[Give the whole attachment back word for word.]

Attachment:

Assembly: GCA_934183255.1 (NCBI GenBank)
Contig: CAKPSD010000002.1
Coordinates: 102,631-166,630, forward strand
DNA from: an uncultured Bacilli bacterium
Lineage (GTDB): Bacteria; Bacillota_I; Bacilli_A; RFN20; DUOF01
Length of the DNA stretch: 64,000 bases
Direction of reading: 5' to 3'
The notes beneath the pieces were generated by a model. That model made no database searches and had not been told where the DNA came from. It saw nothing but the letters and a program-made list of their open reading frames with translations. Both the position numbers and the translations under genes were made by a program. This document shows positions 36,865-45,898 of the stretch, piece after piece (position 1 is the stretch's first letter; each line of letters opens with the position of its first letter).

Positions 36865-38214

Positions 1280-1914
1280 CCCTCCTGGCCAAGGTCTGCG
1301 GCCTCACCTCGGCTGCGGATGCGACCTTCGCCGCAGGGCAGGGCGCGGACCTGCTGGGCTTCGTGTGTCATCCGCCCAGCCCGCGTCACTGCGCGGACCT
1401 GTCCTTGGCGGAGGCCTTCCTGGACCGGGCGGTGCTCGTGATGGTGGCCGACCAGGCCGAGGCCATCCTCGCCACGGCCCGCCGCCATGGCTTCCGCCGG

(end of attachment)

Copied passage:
Assembly: GCA_934183255.1 (NCBI GenBank)
Contig: CAKPSD010000002.1
Coordinates: 102,631-166,630, forward strand
DNA from: an uncultured Bacilli bacterium
Lineage (GTDB): Bacteria; Bacillota_I; Bacilli_A; RFN20; DUOF01
Length of the DNA stretch: 64,000 bases
Direction of reading: 5' to 3'
The notes beneath the pieces were generated by a model. That model made no database searches and had not been told where the DNA came from. It saw nothing but the letters and a program-made list of their open reading frames with translations. Both the position numbers and the translations under genes were made by a program. This document shows positions 36,865-45,898 of the stretch, piece after piece (position 1 is the stretch's first letter; each line of letters opens with the position of its first letter).

Positions 36865-38214

Positions 1280-1914
1280 CCCTCCTGGCCAAGGTCTGCG
1301 GCCTCACCTCGGCTGCGGATGCGACCTTCGCCGCAGGGCAGGGCGCGGACCTGCTGGGCTTCGTGTGTCATCCGCCCAGCCCGCGTCACTGCGCGGACCT
1401 GTCCTTGGCGGAGGCCTTCCTGGACCGGGCGGTGCTCGTGATGGTGGCCGACCAGGCCGAGGCCATCCTCGCCACGGCCCGCCGCCATGGCTTCCGCCGG